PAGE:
Excerpt from Follow the Dog Home Book
as told by Bob Walsh:
Summer came and Dick and I were sent to Durham,
New Hampshire, for an extended stay with my Uncle
John and Aunt Vera Neville at the University of New
Hampshire. My mother and older siblings spent the
summer in Little Creek, Virginia, where my father had
been transferred to be the first Executive Officer of the
new Amphibious Training Station.
Dick (left) with Bob
When summer was over, minus Dad, the family
reunited. We lived for a year in a rented home in
Edgewood, Rhode Island, before moving on to a house
mom bought on Cornell Avenue in the Gaspee Plateau
section of Warwick, Rhode Island.
It’s hard to keep track of it all. Were it not for my older
sister Boots, I probably couldn’t tell you much about the
early life we lived. By any measure, it was a vagabond life.
We were moving all the time.
By the time the summer of 1943 rolled in, we were badly
in need of a vacation. As much as the war was pulling us
apart, it actually helped pull us together for the course of
a couple of months. We unwound from the stress of life
with a summer-long family vacation to Cape Cod. Mom
called the Cape “heaven,” and with an opportunity that
really did seem heaven-sent, we lucked into a house rental
in charming Falmouth Heights.
We stayed at the Bristol family compound. The Bristols
were wealthy people who built a handful of homes for
their adult children on a compound. One of the families
had a father away at war and chose not to spend the
summer at the compound. That made the home available
to us. A summer on the Cape in one of the Bristol homes:
it really didn’t get much better than that.
Our home for the summer was a classic wood shake
Cape Cod–style home with four bedrooms. My mom had
her own room. So did Boots, and my older brother, Al.
I shared a room with Dick. That’s how it always was. As
twins, we shared everything. There was a green screened in
porch that sat a couple of feet above the ground. Dee
Dee spent a lot of time under that porch and would later
The Bristols were lovely people who made us feel very
welcome. They treated us like family and told us to use the
property however we wished. There was a tennis court.
My brother Al was an excellent player, but my sister
suggests he may have been more interested in who was
hanging around the court than in serve and volley. Betsy
Bristol was an attractive gal who caught Al’s attention.
We were not sure what became of it, and even if we were,
we probably wouldn’t tell.
When Al wasn’t flirting with Betsy, he and Boots were
diving off Falmouth Heights Pier and swimming a grand
distance over to the main beach. Dick and I would catch
up with them later on the sand. Mom just sat in her chair,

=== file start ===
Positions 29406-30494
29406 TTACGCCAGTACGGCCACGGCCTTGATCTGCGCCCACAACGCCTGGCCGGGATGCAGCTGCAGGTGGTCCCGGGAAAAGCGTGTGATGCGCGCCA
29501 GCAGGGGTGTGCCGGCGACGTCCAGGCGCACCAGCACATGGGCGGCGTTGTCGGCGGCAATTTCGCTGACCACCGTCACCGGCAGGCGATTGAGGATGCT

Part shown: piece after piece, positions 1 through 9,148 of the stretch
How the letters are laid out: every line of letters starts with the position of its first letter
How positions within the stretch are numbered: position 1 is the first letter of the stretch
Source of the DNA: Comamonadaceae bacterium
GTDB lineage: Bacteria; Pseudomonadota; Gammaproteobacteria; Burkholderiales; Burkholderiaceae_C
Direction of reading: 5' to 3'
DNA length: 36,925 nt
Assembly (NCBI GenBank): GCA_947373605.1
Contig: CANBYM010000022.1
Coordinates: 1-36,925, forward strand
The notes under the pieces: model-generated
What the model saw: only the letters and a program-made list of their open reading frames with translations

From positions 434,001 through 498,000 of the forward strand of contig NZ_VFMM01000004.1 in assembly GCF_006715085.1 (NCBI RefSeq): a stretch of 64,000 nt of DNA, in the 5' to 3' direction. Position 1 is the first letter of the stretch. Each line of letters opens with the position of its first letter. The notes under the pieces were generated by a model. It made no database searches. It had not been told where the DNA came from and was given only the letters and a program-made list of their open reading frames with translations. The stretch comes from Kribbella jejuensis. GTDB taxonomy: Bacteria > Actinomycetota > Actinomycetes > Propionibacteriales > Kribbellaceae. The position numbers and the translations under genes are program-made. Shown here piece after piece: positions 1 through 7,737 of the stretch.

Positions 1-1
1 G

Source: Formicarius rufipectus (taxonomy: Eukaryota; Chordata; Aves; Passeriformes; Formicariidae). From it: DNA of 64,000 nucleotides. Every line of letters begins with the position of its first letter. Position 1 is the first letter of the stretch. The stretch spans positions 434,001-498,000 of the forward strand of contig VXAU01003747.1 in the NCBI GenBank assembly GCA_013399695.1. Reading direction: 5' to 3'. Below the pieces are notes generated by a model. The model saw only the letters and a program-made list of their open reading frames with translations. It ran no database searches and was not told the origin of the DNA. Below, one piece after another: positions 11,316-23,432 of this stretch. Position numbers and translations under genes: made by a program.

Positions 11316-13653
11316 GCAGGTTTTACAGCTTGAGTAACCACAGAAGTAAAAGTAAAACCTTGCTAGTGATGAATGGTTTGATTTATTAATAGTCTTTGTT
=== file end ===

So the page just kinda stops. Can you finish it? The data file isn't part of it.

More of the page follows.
watching us and relaxing in the warm sun. Back at the
compound Dee Dee was romping in a salt marsh, raising
more hell digging for the crabs and clams than a heron
ever could. Unfortunately, she found another place to dig.
Underneath the porch, Dee Dee found the home of a
burrowing animal. Determined to get a better look at what
was living in the underground den, Dee Dee made it her
mission to dig the existing hole deeper and wider. After a
furious spurt of energy that sprayed a rooster tail of dirt, a
tail of another kind lifted and sprayed something else.
“OOOOwwwwwwwwwwww!” came the awful sound
of Dee Dee’s dog voice.
It was more of a cry than a bark, and it was clear she
was in trouble. We heard her cries for help and rushed
to the door. Dee Dee came trudging up the steps of the
porch with her ears peeled back, her head down, and her
tail between her legs. She had yellowish spots all about her
face, in the corners of her eyes, and extending down her
back. Her eyes were watering and her nose was running.
And the smell, THE SMELL, was unmistakably the
pungent smell of skunk musk.
“Oh, I remember it well,” Boots says, “poor Dee Dee
was so embarrassed. How bad did it smell? You know
how bad it is when you smell a skunk that’s been hit by a
car? I would say it’s easily five times as bad.”
If your dog has never been sprayed by a skunk, consider
yourself among the fortunate. The cleanup is among the
dirtiest jobs you could ever have. The smell goes without
saying. But it’s more than that. The vapors from the musk
irritate your eyes and throat too.
Mom acted fast. She got in the car, drove to the country
store and bought out the store’s supply of tomato juice.
She came back and filled up a tin washtub. She lifted Dee
Dee into the tub, trying to stay calm so the dog would too.
Dee Dee totally submitted. With a towel, Mom dabbed at
the oily dots of musk sitting on top of the dog’s fur. She
was careful not to press too hard and move her hand in a
windshield wiper motion, as that would only press the oil
deeper into the coat and make the smell last longer. One
cleaning wasn’t enough. Neither was a second. After the
third scrubbing, we thought we had the smell wiped out.
Feeling better about ourselves and Dee Dee, we dumped
what was left in the washtub down by the marsh. Dee Dee
followed us down for a look. When we came back to the
house and bounded back up the steps and into the house,
Dee Dee stopped dead in her tracks at the door.
“Come on, Dee Dee. Come on in,” my mom called as
we went back into the house.
Dee Dee wouldn’t budge. We didn’t understand. Dee
Dee always wanted to be with us and would go to great
lengths to do it. Then we figured it out. Our imperfect
human noses couldn’t smell what she did. She still smelled
herself and was too embarrassed to come inside. We tried
to drag her in by the collar, but she dug her claws into
the wood floor. She would stay outside on the porch for a
week. And then on the eighth day, she came walking right
in as if nothing happened. It took that long for the most
sensitive of noses to know the stench was gone.
*Dee Dee's nose would lead to even more danger. Read about it in the next excerpt of Follow the Dog Home.